Children of Chocolate

Under pressure from U.S. lawmakers, Ivory Coast launches cocoa monitoring project

July 1, 2005


OUME, Ivory Coast (AP) _ The message has traveled down red earth roads to tropical forests where green, fist-size cocoa pods hang from lush trees: Stop child labor on cocoa plantations, or the world may stop buying your cocoa.

But four years after the chocolate industry, under pressure from U.S. lawmakers, agreed to create standards to stamp out the worst practices, many children still labor to help produce 70 percent of the world's raw material for chocolate.

"When I go to my fields, I take my children with me," said Guy Maxime Heritier, an Ivorian farmer who spent 10 hours Thursday with his sons, 10 and 12, hacking weeds with machetes and planting. "They need to learn the trade. If I'm not here tomorrow, what are they going to do?"

Child labor has traditionally raised few eyebrows in Africa, where profound poverty and lack of schools mean children are often called upon to help support families. And while rare, forced labor and child-trafficking do exist in Ivory Coast, the world's No. 1 cocoa producer, said Nissoti Diaby of the German aid group, GTZ.

Reports that children were being trafficked and forced to work in dangerous conditions on African cocoa plantations prompted two Democratic congressmen _ Sen. Tom Harkin of Iowa and Rep. Eliot Engel of New York _ to negotiate a 2001 agreement to end the practice.

The deal was endorsed by Ivory Coast and signed by industry giants, including the U.S.-based Chocolate Manufacturers Association, whose members represent more than 90 percent of the chocolate processed in the United States.

The agreement was not legally binding, but it gave a deadline that expired Friday to "develop and implement credible, mutually acceptable, voluntary, industrywide standards" to certify cocoa beans are processed without any of the worst forms of child labor _ putting children to work using large machetes, spraying poisonous pesticides and carrying heavy loads.

Critics argue the chocolate industry failed to meet that deadline because although standards have been established, they have not been widely implemented.

The industry says it met the deadline in Ivory Coast by setting up a pilot monitoring project in May in Oume district, where farmers and children are visited by government inspectors who first explain child labor laws, then return to ensure communities are adhering to them.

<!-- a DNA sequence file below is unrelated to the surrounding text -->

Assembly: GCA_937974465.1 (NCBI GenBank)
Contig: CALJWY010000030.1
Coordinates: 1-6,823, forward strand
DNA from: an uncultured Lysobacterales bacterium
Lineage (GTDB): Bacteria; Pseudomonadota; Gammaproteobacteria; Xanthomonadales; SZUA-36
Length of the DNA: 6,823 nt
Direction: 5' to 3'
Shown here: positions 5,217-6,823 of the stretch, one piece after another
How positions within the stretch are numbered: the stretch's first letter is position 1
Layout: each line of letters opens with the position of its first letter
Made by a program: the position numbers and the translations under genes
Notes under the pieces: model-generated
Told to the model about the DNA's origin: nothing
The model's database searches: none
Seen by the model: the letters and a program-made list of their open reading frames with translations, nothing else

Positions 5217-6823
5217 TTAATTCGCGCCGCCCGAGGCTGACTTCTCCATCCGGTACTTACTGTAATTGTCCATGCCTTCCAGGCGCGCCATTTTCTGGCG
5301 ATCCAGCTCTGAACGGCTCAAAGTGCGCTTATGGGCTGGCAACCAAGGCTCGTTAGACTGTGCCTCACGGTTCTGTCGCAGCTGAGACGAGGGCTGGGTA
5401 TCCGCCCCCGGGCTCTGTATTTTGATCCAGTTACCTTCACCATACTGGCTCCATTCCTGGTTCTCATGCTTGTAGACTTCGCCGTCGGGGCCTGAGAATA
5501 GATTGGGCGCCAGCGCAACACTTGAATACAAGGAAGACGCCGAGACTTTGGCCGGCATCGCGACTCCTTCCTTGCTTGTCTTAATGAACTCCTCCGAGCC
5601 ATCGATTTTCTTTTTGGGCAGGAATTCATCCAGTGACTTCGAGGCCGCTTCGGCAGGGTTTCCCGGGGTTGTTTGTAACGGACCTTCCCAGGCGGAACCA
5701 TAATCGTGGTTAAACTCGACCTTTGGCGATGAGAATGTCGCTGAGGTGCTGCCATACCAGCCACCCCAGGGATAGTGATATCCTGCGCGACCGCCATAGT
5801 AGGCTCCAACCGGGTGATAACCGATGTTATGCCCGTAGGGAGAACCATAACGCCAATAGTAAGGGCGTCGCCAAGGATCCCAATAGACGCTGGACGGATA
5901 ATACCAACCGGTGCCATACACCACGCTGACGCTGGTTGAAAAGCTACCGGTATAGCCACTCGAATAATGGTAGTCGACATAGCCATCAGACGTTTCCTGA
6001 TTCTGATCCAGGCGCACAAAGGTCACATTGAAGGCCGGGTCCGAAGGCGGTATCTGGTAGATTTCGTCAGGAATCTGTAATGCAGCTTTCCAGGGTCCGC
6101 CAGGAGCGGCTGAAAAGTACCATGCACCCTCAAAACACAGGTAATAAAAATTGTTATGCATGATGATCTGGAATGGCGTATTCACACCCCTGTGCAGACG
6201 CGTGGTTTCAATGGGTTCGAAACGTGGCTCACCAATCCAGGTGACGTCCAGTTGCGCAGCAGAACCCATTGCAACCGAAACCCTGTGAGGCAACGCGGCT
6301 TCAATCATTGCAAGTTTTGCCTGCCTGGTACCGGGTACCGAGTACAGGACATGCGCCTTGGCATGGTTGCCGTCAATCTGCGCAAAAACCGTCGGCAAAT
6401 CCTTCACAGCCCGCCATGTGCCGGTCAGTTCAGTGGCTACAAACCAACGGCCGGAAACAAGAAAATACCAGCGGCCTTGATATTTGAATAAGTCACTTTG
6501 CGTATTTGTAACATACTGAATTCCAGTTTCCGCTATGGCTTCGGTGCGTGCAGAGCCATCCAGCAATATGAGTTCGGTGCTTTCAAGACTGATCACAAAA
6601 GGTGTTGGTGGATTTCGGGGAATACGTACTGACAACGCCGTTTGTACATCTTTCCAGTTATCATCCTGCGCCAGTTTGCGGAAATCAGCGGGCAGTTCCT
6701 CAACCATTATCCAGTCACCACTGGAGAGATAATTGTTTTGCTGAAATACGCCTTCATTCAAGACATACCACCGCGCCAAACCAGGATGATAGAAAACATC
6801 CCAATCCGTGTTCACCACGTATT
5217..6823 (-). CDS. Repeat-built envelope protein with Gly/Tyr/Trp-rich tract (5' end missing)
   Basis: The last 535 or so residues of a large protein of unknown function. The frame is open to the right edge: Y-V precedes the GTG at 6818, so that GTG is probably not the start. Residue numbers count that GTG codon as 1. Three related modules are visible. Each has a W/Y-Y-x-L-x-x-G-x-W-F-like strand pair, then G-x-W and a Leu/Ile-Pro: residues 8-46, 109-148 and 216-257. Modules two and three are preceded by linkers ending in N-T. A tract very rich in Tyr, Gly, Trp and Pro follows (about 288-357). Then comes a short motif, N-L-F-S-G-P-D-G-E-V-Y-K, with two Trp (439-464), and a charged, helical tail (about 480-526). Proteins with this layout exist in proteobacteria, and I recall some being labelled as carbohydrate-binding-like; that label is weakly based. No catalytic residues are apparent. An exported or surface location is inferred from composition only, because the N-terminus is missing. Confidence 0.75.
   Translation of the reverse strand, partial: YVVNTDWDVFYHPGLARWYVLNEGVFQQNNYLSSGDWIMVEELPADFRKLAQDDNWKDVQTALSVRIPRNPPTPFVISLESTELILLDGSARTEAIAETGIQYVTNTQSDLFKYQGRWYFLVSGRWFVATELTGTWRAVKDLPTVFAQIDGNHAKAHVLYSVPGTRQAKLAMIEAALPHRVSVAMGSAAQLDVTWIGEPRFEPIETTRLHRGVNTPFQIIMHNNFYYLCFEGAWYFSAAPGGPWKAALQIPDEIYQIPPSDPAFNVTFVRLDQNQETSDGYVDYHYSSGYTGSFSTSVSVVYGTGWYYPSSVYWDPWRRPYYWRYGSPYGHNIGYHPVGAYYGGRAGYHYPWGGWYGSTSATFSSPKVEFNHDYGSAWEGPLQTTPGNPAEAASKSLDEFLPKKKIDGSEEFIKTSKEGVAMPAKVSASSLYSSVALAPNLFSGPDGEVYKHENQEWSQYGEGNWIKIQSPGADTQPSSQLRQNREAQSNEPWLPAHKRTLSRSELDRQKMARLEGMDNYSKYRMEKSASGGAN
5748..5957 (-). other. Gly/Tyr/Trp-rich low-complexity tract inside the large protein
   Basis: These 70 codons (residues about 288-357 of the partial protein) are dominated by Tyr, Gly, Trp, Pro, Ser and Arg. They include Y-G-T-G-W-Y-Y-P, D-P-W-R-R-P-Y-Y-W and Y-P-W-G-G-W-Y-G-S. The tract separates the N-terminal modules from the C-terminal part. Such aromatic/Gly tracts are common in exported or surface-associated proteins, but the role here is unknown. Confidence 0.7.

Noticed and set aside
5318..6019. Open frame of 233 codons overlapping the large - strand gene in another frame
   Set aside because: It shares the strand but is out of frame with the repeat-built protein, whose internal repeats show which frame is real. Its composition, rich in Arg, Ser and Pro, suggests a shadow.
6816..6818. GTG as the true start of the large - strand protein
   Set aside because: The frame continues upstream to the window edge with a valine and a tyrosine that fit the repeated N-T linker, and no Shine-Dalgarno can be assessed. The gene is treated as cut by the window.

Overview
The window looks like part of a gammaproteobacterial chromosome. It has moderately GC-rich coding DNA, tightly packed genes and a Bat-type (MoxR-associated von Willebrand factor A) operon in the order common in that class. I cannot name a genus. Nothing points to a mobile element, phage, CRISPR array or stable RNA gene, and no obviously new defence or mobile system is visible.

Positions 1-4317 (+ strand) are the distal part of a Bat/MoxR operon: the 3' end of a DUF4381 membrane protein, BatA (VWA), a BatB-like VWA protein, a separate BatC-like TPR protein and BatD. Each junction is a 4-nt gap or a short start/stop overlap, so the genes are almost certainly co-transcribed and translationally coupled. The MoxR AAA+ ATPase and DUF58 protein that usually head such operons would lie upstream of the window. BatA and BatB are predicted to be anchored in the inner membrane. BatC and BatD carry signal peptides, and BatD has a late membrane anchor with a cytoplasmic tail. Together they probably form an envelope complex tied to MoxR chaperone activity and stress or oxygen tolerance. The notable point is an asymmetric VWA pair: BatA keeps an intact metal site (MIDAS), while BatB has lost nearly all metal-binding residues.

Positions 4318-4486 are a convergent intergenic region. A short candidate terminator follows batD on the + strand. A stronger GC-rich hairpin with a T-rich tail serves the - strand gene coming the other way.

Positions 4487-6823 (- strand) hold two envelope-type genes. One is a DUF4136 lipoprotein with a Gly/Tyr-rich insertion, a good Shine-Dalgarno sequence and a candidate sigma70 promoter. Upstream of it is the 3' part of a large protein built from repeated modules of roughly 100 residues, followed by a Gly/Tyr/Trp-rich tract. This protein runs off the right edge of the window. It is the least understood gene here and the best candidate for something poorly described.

The differing opinions have arisen out of how to define the 2001 deal.

Bama Athreya, deputy director of the Washington-based International Labor Rights Fund, said the agreement to create standards on eradicating child labor meant developing a functioning certification system: labels affixed to chocolate products declaring they weren't produced with child labor.

Susan Smith of the U.S.-based Chocolate Manufacturers Association said proving that would be impossible.

Billions of cocoa beans are exported from more than half a million small farms in Ivory Coast alone, and there's no way to monitor every farm 24 hours a day. Ivorian officials agree.

"You can't stand behind them all day while they're working," Bredou said.

The United States is the biggest importer of Ivorian chocolate, buying about 70 percent of the crop. Harkin and Engel have urged U.S. consumers not to buy chocolate on Valentine's Day, but for now, any cocoa boycotts are just threats.

Keen to protect an industry that brings in 20 percent of national revenue, the Ivorian government set up the pilot project with the International Labor Organization in six villages in Oume with a total population of 35,000. A similar project is under way in neighboring Ghana, the No. 2 producer.

Ivorian officials say convincing farmers hasn't been easy.

"It's hard for them to understand, because they've always worked with their children, and now we're saying don't do that," said project chief Georges Atta Bredou. "But when we say they'll stop buying your cocoa, your profits will be zero, the message starts to get across."

A preliminary project report that surveyed 500 children in Oume showed that 383 of them worked "temporarily or permanently" on cocoa plantations.

Most were working on farms with parents, but 7 percent had "no family link with their employers and could be victims of child labor," the report said. Thirty percent had never attended school. Some, like Heritier's sons, go to school several days a week and work the rest.

"It takes time to change mentalities. It's not quick or easy work to convince them," Bredou said. "The farmers tell us, 'Sure, we'd rather send our kids to school, but we don't have the means.'"

The legal working age in Ivory Coast is 14. But in Oume, disheveled children could be seen walking down roads returning from cocoa, rice and manioc fields, some carrying machetes half their size.

Some of the $2 million project fund was set aside to build schools and pay school fees, Bredou said. Farmers will have to hire adult manpower in place of their children. But officials say a major injection of aid will be needed to produce real change.

"The basis of this problem is poverty," said Amouan Assouan Acquah, who heads the national monitoring commission overseeing the Oume project. "It will cost money to expand this program, and who will pay for it?"

Though the chocolate industry has established standards outlining the worst forms of child labor that should be eradicated, child rights advocates say they have not, for the most part, been applied.

Athreya said her organization sent investigators who documented child-trafficking in Ivory Coast. She had no figures to indicate how widespread the practice is.

"They bought themselves four years of time," she said of the chocolate industry. "And they hope the problem will go away if they do enough fast talking."

Copyright 2005 By The Associated Press. All Rights Reserved.